UK nightlife sector lost 86,000 jobs during Covid: study The nightlife sector is yet to recover to pre-Covid levels in the UK (Photo by Chris Eades/Getty Images)
SOME 86,000 jobs have been lost in the UK’s nightlife sector since 2019, an industry body said on Monday (11), blaming coronavirus closures.
The Night Time Industries Association (NTIA) said the sector accounted for 1.6 per cent of GDP in 2019, the equivalent of £36.4 billion and employed 425,000.
But it said there were “fears that many of the jobs lost to the pandemic in the night-time economy sector will be lost for good” because of closures and lower demand.
Nightclubs and casinos were among the last to reopen when coronavirus restrictions began to be eased in June.
Scotland and Wales are pushing ahead with a proof of vaccination records to allow entry into nightclubs but the UK government, which sets health policy in England, has opposed the move.
NTIA chief executive Michael Kill said the moves by the devolved administrations in Edinburgh and Cardiff were “chaotic”.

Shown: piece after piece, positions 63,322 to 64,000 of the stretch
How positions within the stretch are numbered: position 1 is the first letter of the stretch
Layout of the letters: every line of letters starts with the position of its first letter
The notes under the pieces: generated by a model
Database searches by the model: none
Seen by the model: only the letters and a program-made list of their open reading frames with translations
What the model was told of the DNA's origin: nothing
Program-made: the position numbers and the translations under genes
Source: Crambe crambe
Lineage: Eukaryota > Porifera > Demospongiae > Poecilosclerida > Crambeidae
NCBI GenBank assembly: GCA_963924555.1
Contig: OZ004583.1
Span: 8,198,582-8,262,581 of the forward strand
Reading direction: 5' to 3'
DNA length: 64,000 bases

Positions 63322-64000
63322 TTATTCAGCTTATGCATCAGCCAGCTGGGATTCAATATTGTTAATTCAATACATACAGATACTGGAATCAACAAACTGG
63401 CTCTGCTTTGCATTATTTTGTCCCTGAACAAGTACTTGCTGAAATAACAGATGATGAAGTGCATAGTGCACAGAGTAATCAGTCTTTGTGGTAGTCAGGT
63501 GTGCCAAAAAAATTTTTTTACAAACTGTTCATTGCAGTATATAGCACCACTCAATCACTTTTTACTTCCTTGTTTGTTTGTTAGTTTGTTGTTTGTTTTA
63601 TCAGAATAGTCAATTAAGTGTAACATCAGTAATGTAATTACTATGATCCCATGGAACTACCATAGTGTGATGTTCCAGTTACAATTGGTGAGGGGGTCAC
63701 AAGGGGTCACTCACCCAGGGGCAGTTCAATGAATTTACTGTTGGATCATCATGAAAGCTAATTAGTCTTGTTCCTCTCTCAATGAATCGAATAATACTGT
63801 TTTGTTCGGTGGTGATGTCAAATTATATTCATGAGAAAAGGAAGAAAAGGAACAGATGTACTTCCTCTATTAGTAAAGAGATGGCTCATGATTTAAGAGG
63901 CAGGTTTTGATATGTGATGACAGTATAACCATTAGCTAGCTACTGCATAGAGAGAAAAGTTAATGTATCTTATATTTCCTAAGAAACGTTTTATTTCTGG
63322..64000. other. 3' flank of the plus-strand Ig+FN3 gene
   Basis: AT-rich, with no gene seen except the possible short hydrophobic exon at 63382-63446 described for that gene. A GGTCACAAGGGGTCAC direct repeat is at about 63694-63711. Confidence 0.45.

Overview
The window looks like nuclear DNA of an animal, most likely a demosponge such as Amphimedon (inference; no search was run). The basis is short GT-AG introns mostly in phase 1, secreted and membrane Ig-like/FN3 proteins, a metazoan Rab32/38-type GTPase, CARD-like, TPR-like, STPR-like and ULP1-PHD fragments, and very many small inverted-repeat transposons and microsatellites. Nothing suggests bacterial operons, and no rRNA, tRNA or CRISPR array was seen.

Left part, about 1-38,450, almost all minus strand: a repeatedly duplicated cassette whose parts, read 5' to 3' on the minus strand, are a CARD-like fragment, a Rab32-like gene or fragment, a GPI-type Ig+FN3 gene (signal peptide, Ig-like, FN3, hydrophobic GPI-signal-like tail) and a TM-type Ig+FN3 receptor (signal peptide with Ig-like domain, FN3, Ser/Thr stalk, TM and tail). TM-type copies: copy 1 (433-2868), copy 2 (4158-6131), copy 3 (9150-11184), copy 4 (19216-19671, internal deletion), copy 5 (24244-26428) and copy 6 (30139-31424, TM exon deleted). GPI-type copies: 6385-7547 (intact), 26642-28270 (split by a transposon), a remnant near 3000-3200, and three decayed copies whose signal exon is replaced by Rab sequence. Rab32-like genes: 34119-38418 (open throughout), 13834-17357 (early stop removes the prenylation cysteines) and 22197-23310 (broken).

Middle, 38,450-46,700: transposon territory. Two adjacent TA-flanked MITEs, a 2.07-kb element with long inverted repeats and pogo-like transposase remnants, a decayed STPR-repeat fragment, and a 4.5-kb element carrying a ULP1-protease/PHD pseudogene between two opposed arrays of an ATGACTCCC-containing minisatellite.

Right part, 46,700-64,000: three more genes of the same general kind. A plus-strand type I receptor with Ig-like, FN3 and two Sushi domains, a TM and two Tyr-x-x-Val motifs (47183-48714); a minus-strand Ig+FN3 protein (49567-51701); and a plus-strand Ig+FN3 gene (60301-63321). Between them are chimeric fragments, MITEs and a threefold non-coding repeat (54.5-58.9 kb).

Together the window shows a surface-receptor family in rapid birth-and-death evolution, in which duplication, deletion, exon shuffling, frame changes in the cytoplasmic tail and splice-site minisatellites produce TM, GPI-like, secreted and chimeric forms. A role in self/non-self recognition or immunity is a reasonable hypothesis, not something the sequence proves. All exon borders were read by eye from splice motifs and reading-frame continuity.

“It is the worst possible time to introduce vaccine passports, which will further damage a sector essential to the economic recovery,” he said.
Details of job losses in the industry come as several sectors, including hospitality and catering, complain of severe staff shortages hitting their recovery.
Kill said chancellor of exchequer Rishi Sunak should use his autumn budget statement to announce additional support for nightclubs, bars, casinos, festivals and their suppliers.
He called for the current 12.5 per cent rate of sales tax (VAT) on hospitality to remain until 2024.
Britain has been one of the worst affected countries by Covid 19, with nearly 138,000 deaths recorded since early last year.
A mass vaccination programme has seen 78.5 per cent of all those aged 12 and above receive two doses of a vaccine, helping to cut hospital admissions with severe Covid.
But infection rates are still high. Last week, the seven-day average number of positive cases was 37,255, according to government data.